Measures that return 0 may be undesirable in certain cases, like when 0 isn’t an interesting value and you’re only interested in non-zero values. In Power BI Antipatterns #7, we saw how you can show 0 instead of BLANK; this blog post shows a common (bad) way of hiding 0 and two better ways.
Here’s a typical antipattern implementation:
Example bad = IF( SUMX( Sales, IF( RELATED('Product'[Color]) = "Red", Sales[Unit Price] * Sales[Order Quantity], 0 ) ) = 0, BLANK(), SUMX( Sales, IF( RELATED('Product'[Color]) = "Red", Sales[Unit Price] * Sales[Order Quantity], 0 ) ) )
Note how in the formula above, we’re repeating a good chunk of code. The actual formula inside IF doesn’t matter; what matters is that it’s repeated exactly within the same formula. First we check if some value is zero, and if it is, then we’re returning BLANK, otherwise we return that value.
Experienced DAX writers are probably itching to say that a variable would be appropriate here, and I agree of course:
Example good 1 = VAR RedSales = SUMX( Sales, IF( RELATED('Product'[Color]) = "Red", Sales[Unit Price] * Sales[Order Quantity], 0 ) ) VAR Result = IF( RedSales <> 0, RedSales ) RETURN Result
Note: why am I using a Result variable when I could just write its contents after RETURN? It’s a good practice for debugging purposes: in case I need to return the result of a different variable, I only need to change the variable reference in RETURN without copying/pasting larger sections of code.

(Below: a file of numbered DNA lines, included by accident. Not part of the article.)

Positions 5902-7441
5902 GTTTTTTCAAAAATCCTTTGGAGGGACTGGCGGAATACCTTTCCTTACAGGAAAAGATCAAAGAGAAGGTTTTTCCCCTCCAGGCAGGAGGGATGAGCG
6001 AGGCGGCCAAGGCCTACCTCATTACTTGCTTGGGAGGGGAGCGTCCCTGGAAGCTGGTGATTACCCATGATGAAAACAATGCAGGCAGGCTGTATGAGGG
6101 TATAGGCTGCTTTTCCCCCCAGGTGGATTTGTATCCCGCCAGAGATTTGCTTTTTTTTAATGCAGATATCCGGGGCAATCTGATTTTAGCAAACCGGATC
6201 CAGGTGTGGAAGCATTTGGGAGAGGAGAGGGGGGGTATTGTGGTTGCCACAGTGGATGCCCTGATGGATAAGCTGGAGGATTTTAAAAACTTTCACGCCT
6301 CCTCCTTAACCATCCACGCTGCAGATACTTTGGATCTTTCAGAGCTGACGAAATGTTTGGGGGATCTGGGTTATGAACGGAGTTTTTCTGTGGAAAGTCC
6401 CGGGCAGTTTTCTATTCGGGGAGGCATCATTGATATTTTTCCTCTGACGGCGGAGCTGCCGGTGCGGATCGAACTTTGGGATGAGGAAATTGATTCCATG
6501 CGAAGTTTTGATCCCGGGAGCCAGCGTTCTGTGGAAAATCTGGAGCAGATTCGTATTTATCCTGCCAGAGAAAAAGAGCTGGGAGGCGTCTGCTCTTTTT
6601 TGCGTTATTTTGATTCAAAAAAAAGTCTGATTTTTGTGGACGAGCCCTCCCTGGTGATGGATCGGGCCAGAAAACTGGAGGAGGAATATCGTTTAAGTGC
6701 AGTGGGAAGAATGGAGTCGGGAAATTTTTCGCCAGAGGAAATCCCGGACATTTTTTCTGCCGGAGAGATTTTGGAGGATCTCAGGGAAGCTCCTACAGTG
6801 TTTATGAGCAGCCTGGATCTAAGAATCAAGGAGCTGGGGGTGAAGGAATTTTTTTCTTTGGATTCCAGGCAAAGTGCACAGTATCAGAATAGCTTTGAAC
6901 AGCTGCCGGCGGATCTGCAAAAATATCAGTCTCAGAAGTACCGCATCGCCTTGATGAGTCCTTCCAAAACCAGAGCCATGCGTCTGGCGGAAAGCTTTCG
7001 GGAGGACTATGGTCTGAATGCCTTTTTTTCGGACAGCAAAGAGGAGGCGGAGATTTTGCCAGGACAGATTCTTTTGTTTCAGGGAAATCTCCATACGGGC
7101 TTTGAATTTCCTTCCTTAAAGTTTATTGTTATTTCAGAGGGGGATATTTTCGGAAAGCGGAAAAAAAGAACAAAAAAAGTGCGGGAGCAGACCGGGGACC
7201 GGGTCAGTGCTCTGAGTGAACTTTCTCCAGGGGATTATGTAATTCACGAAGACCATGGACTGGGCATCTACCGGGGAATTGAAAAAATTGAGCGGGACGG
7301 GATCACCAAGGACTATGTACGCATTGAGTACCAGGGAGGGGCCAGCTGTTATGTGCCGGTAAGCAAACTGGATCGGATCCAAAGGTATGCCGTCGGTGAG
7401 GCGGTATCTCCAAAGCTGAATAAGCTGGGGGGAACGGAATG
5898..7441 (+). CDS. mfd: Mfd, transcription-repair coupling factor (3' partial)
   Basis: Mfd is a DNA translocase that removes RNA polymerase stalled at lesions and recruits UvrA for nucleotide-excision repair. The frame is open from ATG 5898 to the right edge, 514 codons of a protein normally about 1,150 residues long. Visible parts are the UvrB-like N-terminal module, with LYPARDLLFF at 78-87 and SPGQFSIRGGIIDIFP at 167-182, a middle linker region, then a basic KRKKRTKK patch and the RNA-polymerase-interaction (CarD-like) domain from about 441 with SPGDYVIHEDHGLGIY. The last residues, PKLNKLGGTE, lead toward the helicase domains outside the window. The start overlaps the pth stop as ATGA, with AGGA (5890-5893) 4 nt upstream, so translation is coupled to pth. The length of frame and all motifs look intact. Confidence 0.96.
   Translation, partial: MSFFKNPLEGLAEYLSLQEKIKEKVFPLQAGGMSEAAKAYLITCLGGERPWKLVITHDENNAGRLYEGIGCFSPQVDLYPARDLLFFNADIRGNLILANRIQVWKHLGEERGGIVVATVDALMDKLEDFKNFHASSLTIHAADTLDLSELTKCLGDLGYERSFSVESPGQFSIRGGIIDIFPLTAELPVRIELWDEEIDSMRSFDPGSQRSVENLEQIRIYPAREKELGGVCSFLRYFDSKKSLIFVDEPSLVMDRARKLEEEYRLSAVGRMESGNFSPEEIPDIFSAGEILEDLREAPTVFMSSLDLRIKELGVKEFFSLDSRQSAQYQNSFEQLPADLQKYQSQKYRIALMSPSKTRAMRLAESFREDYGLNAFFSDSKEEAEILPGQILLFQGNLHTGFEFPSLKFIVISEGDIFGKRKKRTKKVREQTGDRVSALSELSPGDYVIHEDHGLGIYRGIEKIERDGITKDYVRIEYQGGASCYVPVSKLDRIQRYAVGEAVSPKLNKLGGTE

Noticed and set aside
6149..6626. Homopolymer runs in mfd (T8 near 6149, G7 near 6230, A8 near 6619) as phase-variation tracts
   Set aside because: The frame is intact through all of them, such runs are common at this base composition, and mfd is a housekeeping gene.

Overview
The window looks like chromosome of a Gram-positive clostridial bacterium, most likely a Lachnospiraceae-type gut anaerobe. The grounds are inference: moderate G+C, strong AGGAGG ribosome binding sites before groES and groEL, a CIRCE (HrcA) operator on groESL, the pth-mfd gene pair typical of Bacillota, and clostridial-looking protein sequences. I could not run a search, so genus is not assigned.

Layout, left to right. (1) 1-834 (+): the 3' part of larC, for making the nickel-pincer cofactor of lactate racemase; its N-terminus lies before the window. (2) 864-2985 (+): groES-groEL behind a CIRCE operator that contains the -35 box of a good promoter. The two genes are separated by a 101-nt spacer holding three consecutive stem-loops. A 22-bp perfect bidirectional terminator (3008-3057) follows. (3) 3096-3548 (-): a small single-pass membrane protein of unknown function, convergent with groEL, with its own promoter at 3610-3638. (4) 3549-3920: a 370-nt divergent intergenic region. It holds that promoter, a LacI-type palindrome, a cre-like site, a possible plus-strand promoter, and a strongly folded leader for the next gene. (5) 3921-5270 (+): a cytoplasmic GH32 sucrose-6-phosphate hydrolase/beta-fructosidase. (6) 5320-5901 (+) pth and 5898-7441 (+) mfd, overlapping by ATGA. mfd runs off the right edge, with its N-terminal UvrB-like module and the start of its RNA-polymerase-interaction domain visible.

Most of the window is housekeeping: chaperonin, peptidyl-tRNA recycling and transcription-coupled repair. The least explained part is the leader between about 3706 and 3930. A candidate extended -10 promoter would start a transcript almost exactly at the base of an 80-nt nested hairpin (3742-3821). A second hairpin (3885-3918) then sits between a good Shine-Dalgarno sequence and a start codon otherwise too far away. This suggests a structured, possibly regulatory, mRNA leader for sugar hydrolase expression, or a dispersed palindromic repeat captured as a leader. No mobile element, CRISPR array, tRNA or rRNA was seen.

In addition to using a variable, I flipped the check in IF: instead of checking if something is 0, I’m checking whether something isn’t equal to 0, and that allows me not to specify the third parameter in IF, because a missing third parameter in IF is the same as BLANK, just shorter.
The only problem with the formula above is its performance: it’s suboptimal. In case the performance is more important than readability, you can use the DIVIDE trick, which I learned from Greg Baldini:
Example good 2 = VAR RedSales = SUMX( Sales, IF( RELATED('Product'[Color]) = "Red", Sales[Unit Price] * Sales[Order Quantity], 0 ) ) VAR Result = RedSales * DIVIDE(RedSales, RedSales) RETURN Result
What’s going on here? Why are we dividing a value by itself and then multiply by the same value? If a value is
- 0 or blank, then DIVIDE will return BLANK; 0 multiplied by BLANK is BLANK, which is what we want in this case.
- Non-0, then mathematically, DIVIDE will return 1; any value multiplied by 1 is the value itself.
Somewhat surprisingly, this formula performs better because there’s no IF — just maths.
Again, the problem of [Example good 2] is its readability: no matter what you say, it’s more difficult to read than [Example good 1], however, [Example good 2] is more performant. So you should decide between performance and readability yourself and choose the appropriate technique, now that you know both ways.
Download sample file: Episode 11.pbix